• ———; Verwey, Johan Pieter (2008), Victims of Intimidation: Freedom of Speech Within Europe's Muslim Communities (PDF), London, UK: Centre for Social Cohesion.
  • ——— (2011), Bloody Sunday: Truths, Lies and the Saville Inquiry, London: Dialogue, ISBN 978-1-84954-149-7.
  • ——— (2013), Islamophilia: A Very Metropolitan Malady, emBooks, ISBN 978-1-62777050-7.
  • ——— (2017), The Strange Death of Europe: Immigration, Identity, Islam, Bloomsbury, ISBN 978-1-47294224-1.
  • ——— (2019), The Madness of Crowds: Gender, Race and Identity, Bloomsbury, ISBN 978-1-47295995-9.


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  4. ^ "24/8/2016". Newsnight. 24 August 2016. BBC. BBC Two. Retrieved 29 August 2016. And from our Oxford studio, Douglas Murray, Associate Editor of The Spectator.
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  6. ^ "Douglas Murray on immigration, Islam and identity". London Evening Standard. 4 May 2017. Retrieved 2 October 2019.
  7. ^ Mughal, Fiyaz. "The Neo-Conservative Speaker, Douglas Murray, Is Simply Wrong It Comes to British Muslims and Extremism". Huffington post. Retrieved 2 October 2019.
  8. ^ "Douglas Murray on immigration, Islam and identity". Standard. 4 May 2017.
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  11. ^ "ACTIVITIES BULLETIN 6" (PDF). Archived from the original on 5 October 2011. Retrieved 21 February 2009.CS1 maint: BOT: original-url status unknown (link)
  12. ^ "Education Supplements: Chance of a lifetime – Douglas Murray". Archived from the original on 21 April 2013. Retrieved 4 May 2012.
  13. ^ a b Smith, Dinitia (18 July 2000). "Article". New York Times. Retrieved 12 November 2010.
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  16. ^ Cerna, Antonio Gonzalez (10 July 2001). "13th Annual Lambda Literary Awards". Lambda Literary. Retrieved 2 September 2019.
  17. ^ a b c Daniel Freedman (17 August 2006). "Mugged by Reality". New York Sun. Retrieved 24 December 2011.
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  24. ^ "The British Book Awards 2020".
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  28. ^ "This Week – Douglas Murray on Afghanistan". BBC News. 9 October 2009. Retrieved 4 May 2012.
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  30. ^ "Radio 4 – Today Programme Listen Again". BBC. 2 September 2006. Retrieved 12 November 2010.
  31. ^ "BBC One – The Big Questions, Series 2, Episode 34". 13 September 2009. Retrieved 4 May 2012.
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  33. ^ Williams, Sian (24 August 2014). "What should be done about British Islamic Extremists?". Sunday Morning Live. BBC One.
  34. ^ Douglas Murray (30 April 2017). "Europe signs its own death warrant | News Review". The Sunday Times. Retrieved 2 September 2019.
  35. ^ "Douglas Murray". Retrieved 2 September 2019.,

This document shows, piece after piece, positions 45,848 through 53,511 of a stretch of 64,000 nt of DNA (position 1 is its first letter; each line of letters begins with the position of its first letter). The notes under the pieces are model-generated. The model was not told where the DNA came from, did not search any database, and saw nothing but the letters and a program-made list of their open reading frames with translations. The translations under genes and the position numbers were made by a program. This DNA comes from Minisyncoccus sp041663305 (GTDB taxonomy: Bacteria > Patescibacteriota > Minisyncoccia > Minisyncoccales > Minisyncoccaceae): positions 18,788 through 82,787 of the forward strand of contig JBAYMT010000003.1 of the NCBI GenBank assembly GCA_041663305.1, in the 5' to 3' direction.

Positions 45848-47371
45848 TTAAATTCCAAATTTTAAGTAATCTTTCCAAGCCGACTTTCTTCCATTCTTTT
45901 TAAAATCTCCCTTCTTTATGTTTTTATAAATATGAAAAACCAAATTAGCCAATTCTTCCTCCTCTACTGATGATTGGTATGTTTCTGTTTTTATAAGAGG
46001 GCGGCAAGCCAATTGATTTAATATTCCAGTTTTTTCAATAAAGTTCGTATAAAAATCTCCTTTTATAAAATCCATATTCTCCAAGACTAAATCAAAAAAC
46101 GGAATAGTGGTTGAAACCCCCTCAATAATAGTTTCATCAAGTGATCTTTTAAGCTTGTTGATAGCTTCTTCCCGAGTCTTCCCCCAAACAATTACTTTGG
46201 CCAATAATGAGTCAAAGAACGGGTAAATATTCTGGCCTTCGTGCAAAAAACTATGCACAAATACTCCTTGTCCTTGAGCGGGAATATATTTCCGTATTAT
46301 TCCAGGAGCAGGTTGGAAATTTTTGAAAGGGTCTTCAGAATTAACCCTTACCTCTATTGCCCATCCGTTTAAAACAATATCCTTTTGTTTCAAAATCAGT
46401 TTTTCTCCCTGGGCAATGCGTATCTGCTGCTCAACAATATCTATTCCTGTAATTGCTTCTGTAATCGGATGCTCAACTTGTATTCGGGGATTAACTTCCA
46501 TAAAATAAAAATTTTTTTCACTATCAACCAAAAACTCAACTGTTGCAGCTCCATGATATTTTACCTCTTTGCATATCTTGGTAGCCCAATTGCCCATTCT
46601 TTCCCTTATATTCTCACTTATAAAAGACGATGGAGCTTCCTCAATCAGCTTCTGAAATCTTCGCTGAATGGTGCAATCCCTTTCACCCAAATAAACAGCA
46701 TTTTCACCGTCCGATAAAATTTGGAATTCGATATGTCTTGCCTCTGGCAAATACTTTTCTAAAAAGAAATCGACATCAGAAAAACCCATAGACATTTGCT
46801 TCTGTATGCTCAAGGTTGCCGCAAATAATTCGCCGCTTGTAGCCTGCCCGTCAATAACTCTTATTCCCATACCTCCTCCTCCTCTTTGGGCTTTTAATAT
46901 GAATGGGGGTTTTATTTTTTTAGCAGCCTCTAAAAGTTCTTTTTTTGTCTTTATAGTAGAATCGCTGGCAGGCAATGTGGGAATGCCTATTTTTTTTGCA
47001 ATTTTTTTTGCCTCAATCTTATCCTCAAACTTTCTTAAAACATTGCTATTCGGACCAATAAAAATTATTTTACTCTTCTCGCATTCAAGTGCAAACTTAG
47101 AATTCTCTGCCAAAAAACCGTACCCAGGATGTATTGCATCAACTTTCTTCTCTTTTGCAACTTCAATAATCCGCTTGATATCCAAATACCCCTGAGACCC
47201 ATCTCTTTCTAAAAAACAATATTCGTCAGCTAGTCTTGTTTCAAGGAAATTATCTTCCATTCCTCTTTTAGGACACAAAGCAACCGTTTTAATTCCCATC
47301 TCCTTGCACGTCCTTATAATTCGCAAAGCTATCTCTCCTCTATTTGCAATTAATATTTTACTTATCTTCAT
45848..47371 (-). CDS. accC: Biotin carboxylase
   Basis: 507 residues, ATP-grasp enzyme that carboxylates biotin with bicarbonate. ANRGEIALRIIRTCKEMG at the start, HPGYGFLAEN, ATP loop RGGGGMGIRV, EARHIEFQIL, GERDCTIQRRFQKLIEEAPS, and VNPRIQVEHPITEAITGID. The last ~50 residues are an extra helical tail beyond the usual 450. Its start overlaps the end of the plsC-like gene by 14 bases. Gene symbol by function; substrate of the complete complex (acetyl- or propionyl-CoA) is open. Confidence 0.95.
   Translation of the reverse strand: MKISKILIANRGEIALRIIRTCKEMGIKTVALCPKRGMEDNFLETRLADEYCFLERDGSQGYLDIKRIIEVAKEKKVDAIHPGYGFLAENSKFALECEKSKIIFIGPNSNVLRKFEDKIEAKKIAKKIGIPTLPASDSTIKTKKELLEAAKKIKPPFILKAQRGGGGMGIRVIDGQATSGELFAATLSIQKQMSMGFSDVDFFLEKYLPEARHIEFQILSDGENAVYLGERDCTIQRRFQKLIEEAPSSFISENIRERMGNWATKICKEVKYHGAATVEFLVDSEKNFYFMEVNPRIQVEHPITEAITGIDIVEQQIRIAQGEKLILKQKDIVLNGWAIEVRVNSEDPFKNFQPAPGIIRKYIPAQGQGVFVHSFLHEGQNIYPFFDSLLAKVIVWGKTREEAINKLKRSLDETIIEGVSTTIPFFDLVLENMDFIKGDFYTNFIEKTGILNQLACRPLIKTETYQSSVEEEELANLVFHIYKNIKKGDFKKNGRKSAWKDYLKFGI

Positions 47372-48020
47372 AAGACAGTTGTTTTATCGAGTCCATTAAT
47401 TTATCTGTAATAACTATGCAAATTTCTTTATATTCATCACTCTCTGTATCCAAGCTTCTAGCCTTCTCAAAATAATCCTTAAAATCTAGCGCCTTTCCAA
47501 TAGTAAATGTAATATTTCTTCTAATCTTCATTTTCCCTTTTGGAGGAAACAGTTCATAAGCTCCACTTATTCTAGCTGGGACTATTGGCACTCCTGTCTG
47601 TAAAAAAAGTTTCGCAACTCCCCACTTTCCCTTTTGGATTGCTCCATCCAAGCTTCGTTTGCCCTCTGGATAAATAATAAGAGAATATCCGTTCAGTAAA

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  41. ^ Secker, Jayne (8 January 2015). "The Sky News Debate: Paris Attacks". Sky News.
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  45. ^ "Prevention and Suppression of Terrorism: The Proscribed Organisations (Name Changes) Order 2010" (PDF). UK Home Office.
  46. ^ Murray, Douglas (18 April 2016). "Introducing 'The President Erdogan Offensive Poetry Competition'". The Spectator.
  47. ^ "'Insult Turkey's Erdogan' contest set up by Spectator magazine". 19 April 2016. Retrieved 19 April 2016.
  48. ^ Murray, Douglas (23 April 2016). "Send us your entries for our 'President Erdogan Insulting Poetry Competition'". The Spectator.
  49. ^ "2017 Journalism Prize Longlist". The Orwell Prize. Institute of Advanced Studies. Retrieved 31 March 2017.
  50. ^ "Orwell Prize 2012 Longlists Announced". The Orwell Prize. Institute of Advanced Studies. Retrieved 31 March 2017.
  51. ^ Elgot, Jessica (19 May 2016). "Boris Johnson wins 'most offensive Erdoğan poem' competition". The Guardian. Retrieved 20 May 2016.
  52. ^ "NGO Monitor International Board Profiles". Retrieved 4 December 2013.
  53. ^ Ali, Ayaan Hirsi (2 February 2018). "Would Mark Twain be prevented from speaking at Berkeley?". Newsweek.
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  55. ^ "Muslims' free speech 'threatened'". 10 November 2008. Retrieved 15 April 2020.
  56. ^ Murray, Douglas (3 March 2006). "Pim Fortuyn Memorial Conference on Europe and Islam: What are we to do about Islam?". The Social Affairs Unit. Archived from the original on 1 February 2008. Retrieved 16 January 2017.
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  65. ^ Murray, Douglas (31 January 2014). "Immigration is Bad For Britain". YouTube. Google. Retrieved 2 October 2019.
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  70. ^ Shriver, Lionel (19 September 2019). "The Madness of Crowds by Douglas Murray review — why identity politics has gone too far". The Times. Retrieved 2 October 2019.
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  83. ^ Murray, Douglas (29 December 2008). "Studying Islam has made me an atheist". The Spectator.
  84. ^ Harris, Samuel 'Sam' (22 November 2015). "On the Maintenance of Civilization". Podcast.
  85. ^ "This House Believes Religion Has No Place In The 21st Century". The Cambridge Union Society. 31 January 2013.
  86. ^ Murray, Douglas (14 September 2013). "Richard Dawkins interview: 'I have a certain love for the Anglican tradition'". The Spectator.
  87. ^ Law, Katie (4 May 2017) "Douglas Murray on immigration, Islam and identity", Evening Standard.

External links[edit]